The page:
CityCon (HEL: CTY1S), which is a subsidiary of G-City (TASE: GCT) with business operations in Sweden, Finland, Norway, Estonia, and Denmark, reported strong earnings for the third quarter of 2022 despite several macroeconomic pressures that have dampened the outlook for the real estate industry in Europe. This strong financial performance is a testament to not only Citycon’s prudent management decisions but also the increasing strength of G-City’s portfolio of companies.
CityCon’s Outlook Continues to Improve
In Q3, like-for-like rental income reported by Citycon showed an improvement of 3.4% in comparison to the corresponding quarter of the previous year. Footfall, which is an important metric that measures the number of people entering a shopping mall/store in a given period of time, also increased by 4.3% YoY in Q3, which is an encouraging sign. Tenant sales increased by 0.1%, bringing total sales 7% higher than the pre-pandemic level. This is another key indicator that suggests Citycon has fully recovered from pandemic woes.
In Europe, Citycon is experiencing two favorable tailwinds as well. First, rents for both residential and commercial properties are rising in Europe, which is a positive sign for Citycon. According to data from Fitch, rising inflation will create a positive environment for many real estate companies operating in Europe, especially the companies that offer rental contracts indexed to the CPI. In Q3, Citycon’s realized rent per square meter increased by EUR 1 YoY to EUR 23.6 per square meter, which confirms the company is benefiting from the overall rise in rents in Europe. Second, European commercial properties are seeing a secular increase in fair value estimates today, which is a tailwind for Citycon. Even in the most recent quarter, Citycon reported positive fair value adjustments to its portfolio, a trend that is expected to continue in the coming quarters.
From a financial health perspective, Citycon has already taken measures to strengthen its balance sheet as the world approaches a recessionary environment. The company does not have any significant debt maturities until 2024, which leaves room for Citycon to fund capital expenditures with generated free cash flow. In any case, capital expenditures are expected to decline in 2023 as the company takes a measured approach to strike a balance between growth and stability. Citycon is also targeting periodic asset sales to make the most of rising property prices while creating a liquidity buffer. According to company filings, more than 95% of its outstanding debt has been assumed at a fixed rate, which paves the way for the company to keep the cost of debt manageable at a time when interest rates are rising.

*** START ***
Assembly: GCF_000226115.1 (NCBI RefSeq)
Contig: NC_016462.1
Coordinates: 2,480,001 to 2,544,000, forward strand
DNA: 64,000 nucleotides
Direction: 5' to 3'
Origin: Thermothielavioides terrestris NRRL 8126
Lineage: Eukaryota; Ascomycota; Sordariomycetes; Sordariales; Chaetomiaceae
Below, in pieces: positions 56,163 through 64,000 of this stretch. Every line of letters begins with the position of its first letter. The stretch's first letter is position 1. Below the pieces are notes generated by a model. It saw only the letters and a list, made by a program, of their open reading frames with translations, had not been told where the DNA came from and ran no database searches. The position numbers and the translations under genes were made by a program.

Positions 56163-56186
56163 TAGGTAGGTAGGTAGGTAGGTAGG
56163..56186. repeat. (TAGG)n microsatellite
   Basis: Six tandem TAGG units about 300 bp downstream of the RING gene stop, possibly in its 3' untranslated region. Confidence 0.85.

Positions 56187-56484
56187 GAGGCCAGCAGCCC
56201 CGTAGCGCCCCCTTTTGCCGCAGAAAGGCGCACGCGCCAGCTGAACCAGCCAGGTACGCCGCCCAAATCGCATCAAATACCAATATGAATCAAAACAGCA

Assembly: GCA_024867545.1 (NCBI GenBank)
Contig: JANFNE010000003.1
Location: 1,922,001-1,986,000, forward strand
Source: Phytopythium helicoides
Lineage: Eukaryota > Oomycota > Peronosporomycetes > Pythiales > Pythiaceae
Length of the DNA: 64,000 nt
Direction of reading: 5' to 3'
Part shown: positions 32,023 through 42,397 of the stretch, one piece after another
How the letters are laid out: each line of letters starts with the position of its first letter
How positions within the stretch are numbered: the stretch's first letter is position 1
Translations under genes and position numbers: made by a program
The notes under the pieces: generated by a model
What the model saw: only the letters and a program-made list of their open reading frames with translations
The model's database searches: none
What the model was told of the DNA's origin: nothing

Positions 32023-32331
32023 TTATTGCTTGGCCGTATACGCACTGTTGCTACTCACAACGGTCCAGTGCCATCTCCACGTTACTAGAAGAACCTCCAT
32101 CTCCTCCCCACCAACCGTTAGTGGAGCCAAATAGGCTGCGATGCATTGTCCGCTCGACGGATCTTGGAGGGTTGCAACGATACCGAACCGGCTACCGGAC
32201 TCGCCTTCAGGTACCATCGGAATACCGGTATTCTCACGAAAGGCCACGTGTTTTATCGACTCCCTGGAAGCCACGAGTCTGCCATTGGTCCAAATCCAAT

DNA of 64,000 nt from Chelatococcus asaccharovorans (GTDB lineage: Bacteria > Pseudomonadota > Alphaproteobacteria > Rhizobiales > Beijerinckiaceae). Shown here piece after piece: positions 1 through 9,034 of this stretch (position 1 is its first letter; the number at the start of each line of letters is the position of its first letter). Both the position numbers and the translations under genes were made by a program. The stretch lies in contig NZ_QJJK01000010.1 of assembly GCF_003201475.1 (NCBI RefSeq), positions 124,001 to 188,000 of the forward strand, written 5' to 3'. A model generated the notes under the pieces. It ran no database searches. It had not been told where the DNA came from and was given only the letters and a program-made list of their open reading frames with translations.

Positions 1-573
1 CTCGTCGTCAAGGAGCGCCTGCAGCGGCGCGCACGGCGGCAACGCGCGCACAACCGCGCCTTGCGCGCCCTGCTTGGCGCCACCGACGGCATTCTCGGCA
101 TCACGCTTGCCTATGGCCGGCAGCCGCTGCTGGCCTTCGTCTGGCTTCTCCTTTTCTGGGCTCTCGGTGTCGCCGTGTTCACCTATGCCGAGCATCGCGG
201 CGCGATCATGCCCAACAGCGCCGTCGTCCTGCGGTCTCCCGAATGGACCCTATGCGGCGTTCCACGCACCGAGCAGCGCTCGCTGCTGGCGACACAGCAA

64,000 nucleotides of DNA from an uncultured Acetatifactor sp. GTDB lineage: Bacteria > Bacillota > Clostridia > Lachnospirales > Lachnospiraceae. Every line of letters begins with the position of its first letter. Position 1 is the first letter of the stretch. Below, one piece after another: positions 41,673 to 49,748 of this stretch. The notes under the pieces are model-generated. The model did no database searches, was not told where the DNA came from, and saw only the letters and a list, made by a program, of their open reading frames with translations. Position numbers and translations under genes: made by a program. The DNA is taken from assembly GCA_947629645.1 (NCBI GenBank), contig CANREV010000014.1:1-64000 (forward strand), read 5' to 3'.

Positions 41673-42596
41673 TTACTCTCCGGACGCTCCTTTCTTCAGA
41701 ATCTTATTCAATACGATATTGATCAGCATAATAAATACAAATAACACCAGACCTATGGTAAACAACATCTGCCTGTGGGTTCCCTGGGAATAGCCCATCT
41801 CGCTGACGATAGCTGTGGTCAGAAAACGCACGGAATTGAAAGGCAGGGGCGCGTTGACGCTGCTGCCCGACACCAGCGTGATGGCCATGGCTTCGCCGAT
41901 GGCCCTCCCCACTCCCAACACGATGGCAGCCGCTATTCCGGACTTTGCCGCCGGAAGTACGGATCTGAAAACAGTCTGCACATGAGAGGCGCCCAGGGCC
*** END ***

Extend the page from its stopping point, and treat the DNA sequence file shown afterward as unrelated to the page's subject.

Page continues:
G-City’s Approach is Yielding Results
Despite pressure from certain investors and the public to seek potential buyers for G-City, CEO Chaim Catzman continues to believe in the company’s potential to grow exponentially in the coming years. Prudent decisions taken in the recent past such as taking on fixed-rate debt that is not tied to inflation, expanding to Europe, and executing strategic acquisitions are yielding positive results for the company today. The company, under the leadership of the current CEO, is executing its vision of building a strong portfolio of retail-oriented, multi-use properties in fast-growing regions such as North America, Brazil, and Eastern Europe. The company has a well-diversified portfolio with its largest geographical segment, Central Europe, accounting for just 35% of its total portfolio while Brazil, Israel, and North America account for 12%, 20%, and 15% of its portfolio, respectively.
G-City’s global subsidiaries are racking up formidable financial results, and Citycon is the latest subsidiary of G-City to report encouraging numbers for the recently ended quarter. Europe continues to be a hotspot for commercial real estate, and G-City, through well-timed investments, is making the most of the opportunities in this market.